Locations of detention centers that were identified by multiple witnesses. Using satellite imagery, Human Rights Watch asked the victims and defectors to point out the buildings where torture took place. Former detainees and defectors corroborated the findings.
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As countries around the world struggle to contain the Coronavirus pandemic, one cannot help but consider the ramifications of the virus for the most vulnerable among us; those detained and displaced. In Syria, where there are huge numbers of both, their situation could be catastrophic.
Syria’s prisons hold tens of thousands of detainees. Many have been arbitrarily detained for their participation in peaceful protests or for expressing dissenting political opinion.
Torture and executions account for many of the thousands of deaths among Syrian government detainees, but prisoners also die because of horrific conditions in prisons. Human Rights Watch interviewed former detainees who described conditions in their cells that violated their rights to health and life, and in some cases, amounted to inhuman or degrading treatment or torture.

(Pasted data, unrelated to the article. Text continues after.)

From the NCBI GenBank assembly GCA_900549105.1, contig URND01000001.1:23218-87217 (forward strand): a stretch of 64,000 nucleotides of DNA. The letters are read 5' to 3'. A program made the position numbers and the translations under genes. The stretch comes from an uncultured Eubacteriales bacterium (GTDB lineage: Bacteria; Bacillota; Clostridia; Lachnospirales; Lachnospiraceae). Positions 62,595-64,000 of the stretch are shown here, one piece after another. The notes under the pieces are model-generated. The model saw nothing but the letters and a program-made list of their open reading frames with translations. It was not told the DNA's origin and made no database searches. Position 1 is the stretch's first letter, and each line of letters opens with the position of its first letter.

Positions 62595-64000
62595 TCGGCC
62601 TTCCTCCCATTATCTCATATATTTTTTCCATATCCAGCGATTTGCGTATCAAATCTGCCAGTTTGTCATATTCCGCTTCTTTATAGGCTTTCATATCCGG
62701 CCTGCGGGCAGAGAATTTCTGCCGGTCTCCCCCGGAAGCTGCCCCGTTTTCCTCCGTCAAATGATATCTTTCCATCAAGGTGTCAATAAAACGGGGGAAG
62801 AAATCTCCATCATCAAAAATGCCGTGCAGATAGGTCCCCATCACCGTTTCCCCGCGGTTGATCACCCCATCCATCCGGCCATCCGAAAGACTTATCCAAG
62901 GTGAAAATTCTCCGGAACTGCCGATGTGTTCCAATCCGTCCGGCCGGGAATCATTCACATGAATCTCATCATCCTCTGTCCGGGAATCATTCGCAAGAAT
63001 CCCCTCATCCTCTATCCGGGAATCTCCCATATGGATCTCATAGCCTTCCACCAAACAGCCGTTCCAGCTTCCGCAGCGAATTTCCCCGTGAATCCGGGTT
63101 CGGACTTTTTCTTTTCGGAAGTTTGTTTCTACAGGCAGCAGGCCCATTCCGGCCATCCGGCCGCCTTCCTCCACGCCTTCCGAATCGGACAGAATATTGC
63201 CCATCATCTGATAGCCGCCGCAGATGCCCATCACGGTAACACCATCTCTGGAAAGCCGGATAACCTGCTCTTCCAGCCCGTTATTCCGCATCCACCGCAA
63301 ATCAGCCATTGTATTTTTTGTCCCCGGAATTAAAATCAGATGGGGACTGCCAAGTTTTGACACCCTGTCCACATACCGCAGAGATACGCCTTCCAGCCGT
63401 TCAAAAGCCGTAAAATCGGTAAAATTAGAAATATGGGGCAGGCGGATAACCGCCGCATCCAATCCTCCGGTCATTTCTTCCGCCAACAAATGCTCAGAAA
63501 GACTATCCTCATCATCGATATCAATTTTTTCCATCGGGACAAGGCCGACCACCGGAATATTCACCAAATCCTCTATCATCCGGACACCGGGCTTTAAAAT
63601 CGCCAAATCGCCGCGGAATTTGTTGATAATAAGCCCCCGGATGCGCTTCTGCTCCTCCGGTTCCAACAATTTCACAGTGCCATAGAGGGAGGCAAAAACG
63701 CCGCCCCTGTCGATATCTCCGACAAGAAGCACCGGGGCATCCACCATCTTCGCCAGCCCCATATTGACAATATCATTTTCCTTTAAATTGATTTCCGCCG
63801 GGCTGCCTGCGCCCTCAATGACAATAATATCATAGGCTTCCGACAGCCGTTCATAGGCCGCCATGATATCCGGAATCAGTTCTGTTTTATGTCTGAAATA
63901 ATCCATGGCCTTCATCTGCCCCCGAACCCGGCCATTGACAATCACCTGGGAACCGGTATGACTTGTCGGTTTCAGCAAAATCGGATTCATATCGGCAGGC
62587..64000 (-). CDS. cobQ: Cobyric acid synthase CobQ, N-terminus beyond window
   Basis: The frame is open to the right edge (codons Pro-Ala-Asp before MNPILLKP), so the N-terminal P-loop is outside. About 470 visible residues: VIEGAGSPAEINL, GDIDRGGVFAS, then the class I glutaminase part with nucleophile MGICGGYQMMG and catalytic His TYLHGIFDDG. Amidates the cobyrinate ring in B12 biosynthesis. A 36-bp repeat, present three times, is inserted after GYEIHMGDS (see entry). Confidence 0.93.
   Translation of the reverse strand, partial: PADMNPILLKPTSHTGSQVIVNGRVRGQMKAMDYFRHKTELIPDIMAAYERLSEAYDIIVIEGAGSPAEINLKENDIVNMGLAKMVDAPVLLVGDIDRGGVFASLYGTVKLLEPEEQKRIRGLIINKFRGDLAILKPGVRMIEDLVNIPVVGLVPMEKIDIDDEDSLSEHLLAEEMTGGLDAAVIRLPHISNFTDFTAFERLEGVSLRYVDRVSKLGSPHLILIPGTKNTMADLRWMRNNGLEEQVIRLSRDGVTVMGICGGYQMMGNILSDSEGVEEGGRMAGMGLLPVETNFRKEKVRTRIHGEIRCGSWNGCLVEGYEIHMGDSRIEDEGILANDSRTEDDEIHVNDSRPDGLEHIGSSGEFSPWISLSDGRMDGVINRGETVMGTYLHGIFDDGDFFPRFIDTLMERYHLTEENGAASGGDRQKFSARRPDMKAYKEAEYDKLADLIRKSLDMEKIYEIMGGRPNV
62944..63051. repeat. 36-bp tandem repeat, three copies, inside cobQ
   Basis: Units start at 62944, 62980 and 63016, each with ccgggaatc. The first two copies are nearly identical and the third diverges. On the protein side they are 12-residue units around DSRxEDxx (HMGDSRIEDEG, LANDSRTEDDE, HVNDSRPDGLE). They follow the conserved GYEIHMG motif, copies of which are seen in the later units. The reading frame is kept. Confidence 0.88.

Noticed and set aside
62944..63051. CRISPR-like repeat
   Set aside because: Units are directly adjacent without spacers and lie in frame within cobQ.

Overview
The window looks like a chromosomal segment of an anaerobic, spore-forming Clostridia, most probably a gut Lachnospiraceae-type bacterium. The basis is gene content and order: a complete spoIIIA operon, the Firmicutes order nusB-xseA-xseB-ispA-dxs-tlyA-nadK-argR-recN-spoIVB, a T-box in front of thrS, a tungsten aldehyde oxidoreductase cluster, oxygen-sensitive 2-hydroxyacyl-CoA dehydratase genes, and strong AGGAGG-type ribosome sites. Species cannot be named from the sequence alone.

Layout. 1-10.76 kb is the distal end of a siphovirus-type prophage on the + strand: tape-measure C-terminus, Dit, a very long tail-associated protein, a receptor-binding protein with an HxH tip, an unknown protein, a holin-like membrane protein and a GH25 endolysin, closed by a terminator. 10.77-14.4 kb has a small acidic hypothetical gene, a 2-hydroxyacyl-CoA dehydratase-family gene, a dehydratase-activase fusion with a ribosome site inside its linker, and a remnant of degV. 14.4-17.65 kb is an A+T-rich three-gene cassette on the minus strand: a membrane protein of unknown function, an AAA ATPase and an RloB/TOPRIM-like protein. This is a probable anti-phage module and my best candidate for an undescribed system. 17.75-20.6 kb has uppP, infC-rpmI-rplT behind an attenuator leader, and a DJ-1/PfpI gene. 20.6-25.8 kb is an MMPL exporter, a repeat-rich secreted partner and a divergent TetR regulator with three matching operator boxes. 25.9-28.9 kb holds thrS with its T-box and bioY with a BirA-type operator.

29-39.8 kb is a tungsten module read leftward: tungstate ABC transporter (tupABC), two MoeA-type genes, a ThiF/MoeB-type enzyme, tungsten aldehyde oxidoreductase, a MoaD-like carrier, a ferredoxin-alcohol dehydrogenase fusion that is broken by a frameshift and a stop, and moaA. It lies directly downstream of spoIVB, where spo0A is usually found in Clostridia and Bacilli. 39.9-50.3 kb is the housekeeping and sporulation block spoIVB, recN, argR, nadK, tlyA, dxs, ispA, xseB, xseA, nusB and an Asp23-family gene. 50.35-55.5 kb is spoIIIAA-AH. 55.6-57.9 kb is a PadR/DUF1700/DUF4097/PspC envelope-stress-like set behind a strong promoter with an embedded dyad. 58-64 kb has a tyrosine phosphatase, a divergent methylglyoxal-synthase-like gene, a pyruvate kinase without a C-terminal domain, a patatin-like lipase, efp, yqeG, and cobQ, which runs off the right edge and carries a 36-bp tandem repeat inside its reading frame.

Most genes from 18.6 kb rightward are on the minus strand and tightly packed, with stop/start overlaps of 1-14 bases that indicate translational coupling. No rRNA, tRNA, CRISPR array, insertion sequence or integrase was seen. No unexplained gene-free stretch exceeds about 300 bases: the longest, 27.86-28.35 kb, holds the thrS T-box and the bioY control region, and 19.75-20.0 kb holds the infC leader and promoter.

As one former detainee told Human Rights Watch in 2015:
“If you took pictures of the detainees now, you would see people who looked like those that are in the Caesar photographs, only they would be alive … The ones who died are the lucky ones.”
What is terrifying to consider is that authorities knew of and enforced these conditions by denying detainees adequate food, medical care, sanitation supplies, ventilation, and space. This aligns with what we know of the Syrian government’s abusive practices towards detainees, including widespread and systemic torture, mistreatment, and sexual violence.
Despite numerous calls over the years to free arbitrarily imprisoned Syrians, stop torture, and improve conditions in detention facilities, little has changed.
The Syrian government maintains that there have been no confirmed cases of coronavirus in Syria thus far. But its neighbors have all reported cases and it is clear how catastrophic even one case in Syria’s overcrowded prisons would be.
The rest of the world is taking extensive precautionary measures to prevent the virus from spreading. The Syrian government itself announced a number of actions designed to be pre-emptive, but of course, those measures do not reach the most vulnerable.
This is why it falls to humanitarian organizations and United Nations agencies to urgently press for access to formal and informal detention facilities, to provide detainees with life-saving assistance. The Syrian government certainly won’t.
Read more: hrw.org